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Wednesday, September 15, 2010


Oakland Children Welcome Here

We are saddened that there seems to be a mean spirited campaign in our town to divide children lately. Ever since the Emery Unified School District joined with the City of Emeryville some five years ago to build the Center of Community Life, a growing number of residents have complained the expensive school rebuild/community center would benefit "Oakland students" owing to the 46% of children enrolled here from out of our district. This chorus has increased in volume since the City and the District have asked voters to support the $95 million Measure J school/community center bond. These disparaging comments have even occurred in the comments section of the Tattler.

At the Tattler, we feel there is much to dislike in the Center of Community Life and Measure J; an appalling lack of transparency and quashing of dissent among the myriad and glaring problems. We also agree Emeryville needs to attract more families with children to our town to create a more diverse community. We do hope that the percentage of Emeryville children at our schools increases and we will work toward that goal but we feel it is out-of-bounds to disparage Oakland children. This is bordering on scapegoating and its not flattering for Emeryville. We must remember that a child is a child, regardless of incidental municipal boundaries.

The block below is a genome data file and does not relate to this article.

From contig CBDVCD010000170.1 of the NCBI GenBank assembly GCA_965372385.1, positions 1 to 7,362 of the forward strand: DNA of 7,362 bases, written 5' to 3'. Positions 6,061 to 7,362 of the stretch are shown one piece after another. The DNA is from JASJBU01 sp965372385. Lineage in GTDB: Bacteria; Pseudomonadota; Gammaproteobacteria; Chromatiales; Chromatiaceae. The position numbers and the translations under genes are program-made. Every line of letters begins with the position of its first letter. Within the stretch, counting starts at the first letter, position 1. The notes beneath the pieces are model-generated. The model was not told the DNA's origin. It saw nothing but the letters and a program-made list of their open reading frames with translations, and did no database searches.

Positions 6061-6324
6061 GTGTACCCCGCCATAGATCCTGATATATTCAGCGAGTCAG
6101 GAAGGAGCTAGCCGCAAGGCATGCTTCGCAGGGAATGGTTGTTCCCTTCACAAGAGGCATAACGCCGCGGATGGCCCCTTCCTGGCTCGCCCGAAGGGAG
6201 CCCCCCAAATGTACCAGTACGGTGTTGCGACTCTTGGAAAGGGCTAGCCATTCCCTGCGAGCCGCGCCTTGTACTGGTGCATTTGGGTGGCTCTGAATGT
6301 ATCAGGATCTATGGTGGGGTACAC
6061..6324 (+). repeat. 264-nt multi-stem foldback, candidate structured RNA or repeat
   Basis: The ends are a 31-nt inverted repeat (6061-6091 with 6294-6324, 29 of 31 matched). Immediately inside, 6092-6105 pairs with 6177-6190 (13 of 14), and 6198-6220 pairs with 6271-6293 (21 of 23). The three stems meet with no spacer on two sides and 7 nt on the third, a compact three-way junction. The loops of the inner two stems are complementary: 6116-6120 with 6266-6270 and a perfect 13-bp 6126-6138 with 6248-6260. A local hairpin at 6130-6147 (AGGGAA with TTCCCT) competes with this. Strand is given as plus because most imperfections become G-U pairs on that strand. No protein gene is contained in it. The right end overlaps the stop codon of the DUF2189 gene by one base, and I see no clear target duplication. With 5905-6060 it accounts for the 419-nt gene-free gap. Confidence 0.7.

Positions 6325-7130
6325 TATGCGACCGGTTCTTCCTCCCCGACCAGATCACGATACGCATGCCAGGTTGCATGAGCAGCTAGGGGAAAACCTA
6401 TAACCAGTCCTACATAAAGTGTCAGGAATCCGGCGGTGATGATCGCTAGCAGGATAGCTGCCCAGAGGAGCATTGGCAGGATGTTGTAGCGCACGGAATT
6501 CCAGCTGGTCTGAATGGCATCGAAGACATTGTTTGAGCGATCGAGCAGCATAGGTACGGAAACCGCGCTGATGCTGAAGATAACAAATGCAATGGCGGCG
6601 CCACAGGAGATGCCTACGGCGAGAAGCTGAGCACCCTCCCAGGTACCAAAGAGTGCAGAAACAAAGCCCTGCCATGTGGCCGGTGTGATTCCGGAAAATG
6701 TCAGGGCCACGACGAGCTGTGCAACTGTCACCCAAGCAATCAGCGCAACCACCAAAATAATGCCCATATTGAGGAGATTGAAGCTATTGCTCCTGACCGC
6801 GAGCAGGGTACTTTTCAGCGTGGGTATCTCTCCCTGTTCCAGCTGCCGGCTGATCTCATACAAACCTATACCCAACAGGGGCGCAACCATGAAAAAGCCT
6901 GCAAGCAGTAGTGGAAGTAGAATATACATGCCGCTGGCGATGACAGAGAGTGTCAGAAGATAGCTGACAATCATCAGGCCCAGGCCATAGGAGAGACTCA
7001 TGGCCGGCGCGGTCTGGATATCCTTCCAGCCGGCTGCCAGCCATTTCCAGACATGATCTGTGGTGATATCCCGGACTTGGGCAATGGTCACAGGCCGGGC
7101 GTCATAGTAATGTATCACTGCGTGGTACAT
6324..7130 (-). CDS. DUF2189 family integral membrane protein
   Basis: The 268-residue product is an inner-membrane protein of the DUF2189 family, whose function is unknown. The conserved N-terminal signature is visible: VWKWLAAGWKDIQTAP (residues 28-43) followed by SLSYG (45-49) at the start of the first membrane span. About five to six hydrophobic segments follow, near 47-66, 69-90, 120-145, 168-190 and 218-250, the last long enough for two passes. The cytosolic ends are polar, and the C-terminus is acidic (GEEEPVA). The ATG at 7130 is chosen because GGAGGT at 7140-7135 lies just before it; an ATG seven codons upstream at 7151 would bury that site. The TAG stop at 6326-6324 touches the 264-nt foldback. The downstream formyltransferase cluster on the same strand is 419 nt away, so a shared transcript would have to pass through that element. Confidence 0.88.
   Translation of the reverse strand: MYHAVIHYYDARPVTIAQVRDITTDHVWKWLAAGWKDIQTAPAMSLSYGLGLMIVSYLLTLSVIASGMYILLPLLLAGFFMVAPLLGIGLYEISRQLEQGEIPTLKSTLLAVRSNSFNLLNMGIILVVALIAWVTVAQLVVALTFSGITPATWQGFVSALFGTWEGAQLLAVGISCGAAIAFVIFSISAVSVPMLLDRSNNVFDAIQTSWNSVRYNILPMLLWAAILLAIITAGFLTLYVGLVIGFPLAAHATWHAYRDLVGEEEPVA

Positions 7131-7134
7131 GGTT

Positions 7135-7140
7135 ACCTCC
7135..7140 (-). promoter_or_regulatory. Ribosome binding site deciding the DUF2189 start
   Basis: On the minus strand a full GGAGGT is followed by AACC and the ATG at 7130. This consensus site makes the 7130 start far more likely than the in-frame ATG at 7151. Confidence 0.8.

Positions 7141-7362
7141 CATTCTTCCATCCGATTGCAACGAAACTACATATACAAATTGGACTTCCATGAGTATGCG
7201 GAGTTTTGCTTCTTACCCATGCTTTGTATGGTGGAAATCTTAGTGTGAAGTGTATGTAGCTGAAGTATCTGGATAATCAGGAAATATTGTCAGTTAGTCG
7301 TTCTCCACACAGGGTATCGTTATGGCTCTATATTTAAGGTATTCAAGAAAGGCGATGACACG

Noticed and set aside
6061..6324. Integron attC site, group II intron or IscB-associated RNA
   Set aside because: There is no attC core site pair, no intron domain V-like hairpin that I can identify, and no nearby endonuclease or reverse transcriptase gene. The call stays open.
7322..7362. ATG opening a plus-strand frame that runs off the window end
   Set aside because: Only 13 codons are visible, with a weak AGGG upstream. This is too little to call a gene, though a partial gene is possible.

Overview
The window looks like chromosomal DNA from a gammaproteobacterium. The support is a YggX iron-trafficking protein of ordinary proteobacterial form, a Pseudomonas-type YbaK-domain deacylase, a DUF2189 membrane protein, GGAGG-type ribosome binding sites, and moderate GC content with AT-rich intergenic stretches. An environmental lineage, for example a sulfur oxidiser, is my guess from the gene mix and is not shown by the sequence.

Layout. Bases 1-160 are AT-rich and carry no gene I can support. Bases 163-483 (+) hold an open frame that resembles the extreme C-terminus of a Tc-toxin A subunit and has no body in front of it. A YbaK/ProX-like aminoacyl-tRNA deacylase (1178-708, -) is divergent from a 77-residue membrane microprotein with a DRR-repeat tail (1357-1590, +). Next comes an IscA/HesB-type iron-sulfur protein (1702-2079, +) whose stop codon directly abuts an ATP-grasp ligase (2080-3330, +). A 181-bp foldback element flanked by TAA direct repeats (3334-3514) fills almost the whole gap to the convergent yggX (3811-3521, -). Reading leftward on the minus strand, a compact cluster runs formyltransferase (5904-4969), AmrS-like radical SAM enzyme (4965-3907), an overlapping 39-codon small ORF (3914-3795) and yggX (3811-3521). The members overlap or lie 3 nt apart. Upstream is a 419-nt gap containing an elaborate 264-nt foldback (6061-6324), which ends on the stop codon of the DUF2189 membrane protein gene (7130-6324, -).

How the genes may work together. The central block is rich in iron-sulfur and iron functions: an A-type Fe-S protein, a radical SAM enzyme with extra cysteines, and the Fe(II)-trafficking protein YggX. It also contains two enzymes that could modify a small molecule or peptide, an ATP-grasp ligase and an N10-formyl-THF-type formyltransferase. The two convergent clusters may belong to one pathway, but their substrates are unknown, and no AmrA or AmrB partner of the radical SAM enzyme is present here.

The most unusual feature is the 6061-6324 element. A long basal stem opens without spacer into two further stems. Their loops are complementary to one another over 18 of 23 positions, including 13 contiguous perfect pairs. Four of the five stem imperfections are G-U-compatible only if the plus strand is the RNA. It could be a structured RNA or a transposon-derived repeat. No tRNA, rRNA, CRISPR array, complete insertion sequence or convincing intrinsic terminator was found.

1. There is nothing wrong with having Oakland students attend Emeryville schools as long as Oakland taxpayers are willing to pay the full cost of their education. It is my hope that an Emeryville education becomes so superior that parents from miles around are clamoring to get their kids in. Piedmont doesn't let our kids go there. Wouldn't it be nice to tell them, "sorry, we just don't have room for your kids. You'll just have to try to improve your own schools to the high bar we have set."

  2. Without those kids, EUSD doesn't have enough students to stay open. There are not enough children in Emeryville to support the school system.
    Plain and simple.
    It probably has something to with developers coming in and tearing down family homes for single person lofts and apartments, that are priced out of the reach of the average Emeryville resident.